As Jha reports: “The predatory behaviour of the city authorities towards migrants, stories of their mistreatment began to appear in the newspapers with increasing frequency”. One migrant, to cite among many such, who had forgotten to bring his identity card with him, was arrested, transferred to a migrant detention centre, heavily beaten all over the body and even had his knees burnt (pages 152-153). “Conditions became so distressing that in June 2008, between 10,000 to 30,000 migrant workers rioted for three days in Guizhou, attacked and burnt a police station and destroyed 29 cars, including police vehicles…. weeks later, in July, hundreds of migrant workers attacked another police station and smashed and burned government property in Kanmen after one of their number was severely beaten by the police”.
According to Nigel Marris, Professor Emeritus at University College, London, writing in Economic and Political Weekly (January 30) “freedom of movement was ended in China… elaborate controls were introduced to prevent transfer from rural to urban residence, including non-transferable food ration cards, requirements for permission to leave the rural commune, to travel, to enter urban areas and to reside and work there. Police raids at railway and bus terminals and in poor city areas were designed to enforce this regime and expel the illegal migrants to their place of origin or registration”.
According to the Ministry of Agriculture Rural Household Survey 2003, some 192 million Chinese working outside their province of domicile contributed close to 60 per cent to rural household income in remittances. But the Chinese government couldn’t care less. And all this in a communist country where democracy is non-existent. In the circumstances what can India do? Compelling footloose landless labour to take identity cards to leave their homes for places as far away as Mumbai is out of question. The system just will not work. Poverty, especially in Bihar, despite Chief Minister Nitish Kumar’s efforts to improve the State’s economy is such that it is home to one crore forty lakh (1,40,00,000) families living under the Poverty Line. How are they to live?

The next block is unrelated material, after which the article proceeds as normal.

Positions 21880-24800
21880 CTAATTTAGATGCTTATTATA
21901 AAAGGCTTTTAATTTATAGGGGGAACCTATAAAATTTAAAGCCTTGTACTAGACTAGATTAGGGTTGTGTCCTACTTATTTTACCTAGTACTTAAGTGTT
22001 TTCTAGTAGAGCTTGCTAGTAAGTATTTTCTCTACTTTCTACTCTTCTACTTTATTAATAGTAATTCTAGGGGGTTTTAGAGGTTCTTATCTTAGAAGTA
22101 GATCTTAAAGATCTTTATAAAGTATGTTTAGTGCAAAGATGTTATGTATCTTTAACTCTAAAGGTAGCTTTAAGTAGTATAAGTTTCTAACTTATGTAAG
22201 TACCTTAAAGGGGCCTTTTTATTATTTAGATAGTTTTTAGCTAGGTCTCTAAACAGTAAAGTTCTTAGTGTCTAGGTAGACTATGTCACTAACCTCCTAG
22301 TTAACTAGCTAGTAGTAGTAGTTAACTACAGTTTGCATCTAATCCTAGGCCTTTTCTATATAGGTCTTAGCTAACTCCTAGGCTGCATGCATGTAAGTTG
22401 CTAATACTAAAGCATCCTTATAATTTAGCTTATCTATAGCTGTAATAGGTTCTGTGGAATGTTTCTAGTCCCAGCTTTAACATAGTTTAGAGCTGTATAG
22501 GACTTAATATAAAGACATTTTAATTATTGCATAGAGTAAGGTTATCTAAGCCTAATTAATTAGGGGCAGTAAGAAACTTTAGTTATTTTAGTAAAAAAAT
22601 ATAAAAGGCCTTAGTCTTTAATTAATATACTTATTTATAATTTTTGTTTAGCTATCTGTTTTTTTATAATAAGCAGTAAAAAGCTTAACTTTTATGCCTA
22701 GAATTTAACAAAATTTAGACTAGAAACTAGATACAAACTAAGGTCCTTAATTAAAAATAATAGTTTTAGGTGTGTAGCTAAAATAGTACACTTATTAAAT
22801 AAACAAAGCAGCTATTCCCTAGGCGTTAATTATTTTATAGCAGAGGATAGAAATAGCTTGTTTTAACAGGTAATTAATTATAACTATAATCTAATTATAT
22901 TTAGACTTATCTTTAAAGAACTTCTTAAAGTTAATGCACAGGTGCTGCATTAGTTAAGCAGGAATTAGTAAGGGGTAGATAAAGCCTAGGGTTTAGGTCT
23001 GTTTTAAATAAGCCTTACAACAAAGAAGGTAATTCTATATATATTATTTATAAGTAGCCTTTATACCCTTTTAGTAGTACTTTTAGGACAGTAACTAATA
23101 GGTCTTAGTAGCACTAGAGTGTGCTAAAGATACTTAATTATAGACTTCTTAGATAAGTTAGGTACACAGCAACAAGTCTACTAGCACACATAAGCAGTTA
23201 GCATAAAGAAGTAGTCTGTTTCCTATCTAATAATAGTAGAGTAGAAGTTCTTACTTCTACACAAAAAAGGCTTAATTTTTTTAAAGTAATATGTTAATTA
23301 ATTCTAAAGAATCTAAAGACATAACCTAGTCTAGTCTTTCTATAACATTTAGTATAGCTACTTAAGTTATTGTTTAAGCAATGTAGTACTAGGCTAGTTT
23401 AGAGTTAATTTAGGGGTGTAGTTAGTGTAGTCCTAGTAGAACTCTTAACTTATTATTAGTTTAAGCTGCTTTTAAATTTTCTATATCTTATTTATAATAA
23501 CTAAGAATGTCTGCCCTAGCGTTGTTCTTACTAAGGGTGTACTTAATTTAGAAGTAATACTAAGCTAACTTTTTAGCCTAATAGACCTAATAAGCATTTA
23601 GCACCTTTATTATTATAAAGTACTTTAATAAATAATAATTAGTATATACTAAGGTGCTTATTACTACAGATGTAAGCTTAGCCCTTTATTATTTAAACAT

Technically speaking there are a few options, open. One, go in a big way to the Gandhian concept of village self-sufficiency. That will take a lot of effort and organisation. Two, get a cluster of villages to start village industries to produce such things as pens and pencils, ink, hand-made paper, toys, furniture, ayurvedic medicines, bricks and mortar, clothes etc. Three, persuade farmers to grow on leased land such things as fruits and vegetables, flowers etc on a cooperative basis with a strong marketing back-up. How else can one put a halt to migration? If over a dozen national relief initiatives have failed miserably, what other options are open to us?
The situation today is so bad that right now, just in Vidharbha out of 15,432 villages, as many as 14,059 are scarcity-hit and the Maharashtra government is working out plans to relax recovery of land revenues etc. Will there be migration from Vidharbha villages to urban centres? Will the Shiv Sena and MNS throw out these villagers? These are sick bodies led by sick men thriving on foul language, and worse politics, incapable of finding solutions to grave issues of poverty and social change. We need some one to provide out-of-the-box solutions to problems on a nation-wide scale. Our political parties sadly seem bereft of any talent. And that is India’s tragedy. We may not get a Mahatma, but can’t we at least get a Vinobha Bhave?